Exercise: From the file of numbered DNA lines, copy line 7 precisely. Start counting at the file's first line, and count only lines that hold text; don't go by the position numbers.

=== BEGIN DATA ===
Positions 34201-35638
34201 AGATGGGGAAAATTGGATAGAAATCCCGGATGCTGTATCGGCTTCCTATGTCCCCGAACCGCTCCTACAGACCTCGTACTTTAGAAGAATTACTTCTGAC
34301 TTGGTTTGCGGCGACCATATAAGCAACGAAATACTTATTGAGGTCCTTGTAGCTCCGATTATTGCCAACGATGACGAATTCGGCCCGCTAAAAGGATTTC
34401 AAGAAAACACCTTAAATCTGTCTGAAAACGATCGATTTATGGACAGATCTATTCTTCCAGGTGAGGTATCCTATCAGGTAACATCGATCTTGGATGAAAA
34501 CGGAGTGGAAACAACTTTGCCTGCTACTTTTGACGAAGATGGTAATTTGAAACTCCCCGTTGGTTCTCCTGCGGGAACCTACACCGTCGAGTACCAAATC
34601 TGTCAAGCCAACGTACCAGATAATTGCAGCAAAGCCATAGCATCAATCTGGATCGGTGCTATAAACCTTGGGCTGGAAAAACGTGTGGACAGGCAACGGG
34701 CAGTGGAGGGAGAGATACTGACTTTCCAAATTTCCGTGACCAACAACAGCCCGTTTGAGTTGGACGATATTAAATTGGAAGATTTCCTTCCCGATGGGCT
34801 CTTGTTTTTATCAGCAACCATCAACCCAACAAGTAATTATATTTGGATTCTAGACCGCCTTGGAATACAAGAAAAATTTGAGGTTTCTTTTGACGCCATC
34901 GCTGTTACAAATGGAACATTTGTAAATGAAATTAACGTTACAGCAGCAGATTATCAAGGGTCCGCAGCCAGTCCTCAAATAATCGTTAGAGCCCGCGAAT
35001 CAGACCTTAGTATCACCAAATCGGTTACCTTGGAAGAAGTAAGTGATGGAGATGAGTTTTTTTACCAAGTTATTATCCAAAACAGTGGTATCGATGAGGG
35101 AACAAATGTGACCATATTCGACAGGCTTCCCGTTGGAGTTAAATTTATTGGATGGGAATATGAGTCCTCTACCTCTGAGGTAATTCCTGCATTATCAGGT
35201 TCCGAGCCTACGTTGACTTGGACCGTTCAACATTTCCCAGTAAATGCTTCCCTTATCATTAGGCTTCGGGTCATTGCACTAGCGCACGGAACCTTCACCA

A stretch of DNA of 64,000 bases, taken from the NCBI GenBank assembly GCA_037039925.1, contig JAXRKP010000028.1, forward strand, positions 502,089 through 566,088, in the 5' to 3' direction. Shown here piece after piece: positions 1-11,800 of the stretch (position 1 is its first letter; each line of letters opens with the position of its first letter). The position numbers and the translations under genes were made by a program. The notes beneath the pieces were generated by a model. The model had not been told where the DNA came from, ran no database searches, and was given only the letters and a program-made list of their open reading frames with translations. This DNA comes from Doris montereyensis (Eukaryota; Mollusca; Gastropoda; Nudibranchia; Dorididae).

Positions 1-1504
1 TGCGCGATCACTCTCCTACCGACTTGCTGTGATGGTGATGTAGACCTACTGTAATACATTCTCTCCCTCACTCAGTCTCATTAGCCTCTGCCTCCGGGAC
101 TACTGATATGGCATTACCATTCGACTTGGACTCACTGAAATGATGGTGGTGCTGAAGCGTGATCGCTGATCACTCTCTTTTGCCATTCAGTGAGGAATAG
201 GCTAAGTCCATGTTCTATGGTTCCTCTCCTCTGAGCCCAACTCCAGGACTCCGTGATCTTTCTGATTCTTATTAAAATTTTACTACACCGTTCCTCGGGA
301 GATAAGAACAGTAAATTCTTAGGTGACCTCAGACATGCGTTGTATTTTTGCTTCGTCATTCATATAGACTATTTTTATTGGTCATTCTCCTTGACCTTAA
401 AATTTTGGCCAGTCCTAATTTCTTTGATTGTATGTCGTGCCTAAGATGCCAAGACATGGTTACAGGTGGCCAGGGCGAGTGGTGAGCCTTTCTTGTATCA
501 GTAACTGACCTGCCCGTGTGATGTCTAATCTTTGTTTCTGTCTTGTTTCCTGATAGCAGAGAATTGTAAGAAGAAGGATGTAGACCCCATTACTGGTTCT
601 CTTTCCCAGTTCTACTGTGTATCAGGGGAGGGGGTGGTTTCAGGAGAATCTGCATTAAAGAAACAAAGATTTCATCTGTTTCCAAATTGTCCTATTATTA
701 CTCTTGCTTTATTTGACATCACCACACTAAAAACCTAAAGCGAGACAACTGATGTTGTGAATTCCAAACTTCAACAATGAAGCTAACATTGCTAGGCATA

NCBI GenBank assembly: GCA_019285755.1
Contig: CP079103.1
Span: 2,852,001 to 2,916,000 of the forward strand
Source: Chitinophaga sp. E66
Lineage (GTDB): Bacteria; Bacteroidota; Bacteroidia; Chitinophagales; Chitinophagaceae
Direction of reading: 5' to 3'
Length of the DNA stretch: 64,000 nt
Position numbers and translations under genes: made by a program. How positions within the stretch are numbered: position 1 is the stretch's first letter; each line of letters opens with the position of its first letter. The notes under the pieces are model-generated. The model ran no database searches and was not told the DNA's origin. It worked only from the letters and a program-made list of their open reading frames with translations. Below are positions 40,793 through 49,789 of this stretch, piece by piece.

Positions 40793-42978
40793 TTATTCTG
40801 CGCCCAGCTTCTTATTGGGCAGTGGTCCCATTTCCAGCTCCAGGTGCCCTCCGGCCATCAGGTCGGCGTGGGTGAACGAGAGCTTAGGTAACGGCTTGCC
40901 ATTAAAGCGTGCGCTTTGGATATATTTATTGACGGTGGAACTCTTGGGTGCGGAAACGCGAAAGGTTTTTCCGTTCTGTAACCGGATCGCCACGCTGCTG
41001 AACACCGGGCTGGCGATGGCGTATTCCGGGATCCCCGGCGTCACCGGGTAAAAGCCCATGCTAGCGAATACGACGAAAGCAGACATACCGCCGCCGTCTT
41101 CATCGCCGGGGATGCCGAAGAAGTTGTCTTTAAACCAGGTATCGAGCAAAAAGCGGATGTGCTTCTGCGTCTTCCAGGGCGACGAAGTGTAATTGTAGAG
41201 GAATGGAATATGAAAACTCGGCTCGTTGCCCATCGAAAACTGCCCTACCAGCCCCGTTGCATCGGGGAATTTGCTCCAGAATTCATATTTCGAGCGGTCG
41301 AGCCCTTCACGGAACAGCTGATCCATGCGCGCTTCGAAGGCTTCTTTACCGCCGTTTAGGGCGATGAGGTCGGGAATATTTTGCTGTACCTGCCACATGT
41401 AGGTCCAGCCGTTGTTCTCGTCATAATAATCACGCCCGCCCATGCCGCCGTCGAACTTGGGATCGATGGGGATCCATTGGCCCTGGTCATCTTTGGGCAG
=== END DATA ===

34701 CAGTGGAGGGAGAGATACTGACTTTCCAAATTTCCGTGACCAACAACAGCCCGTTTGAGTTGGACGATATTAAATTGGAAGATTTCCTTCCCGATGGGCT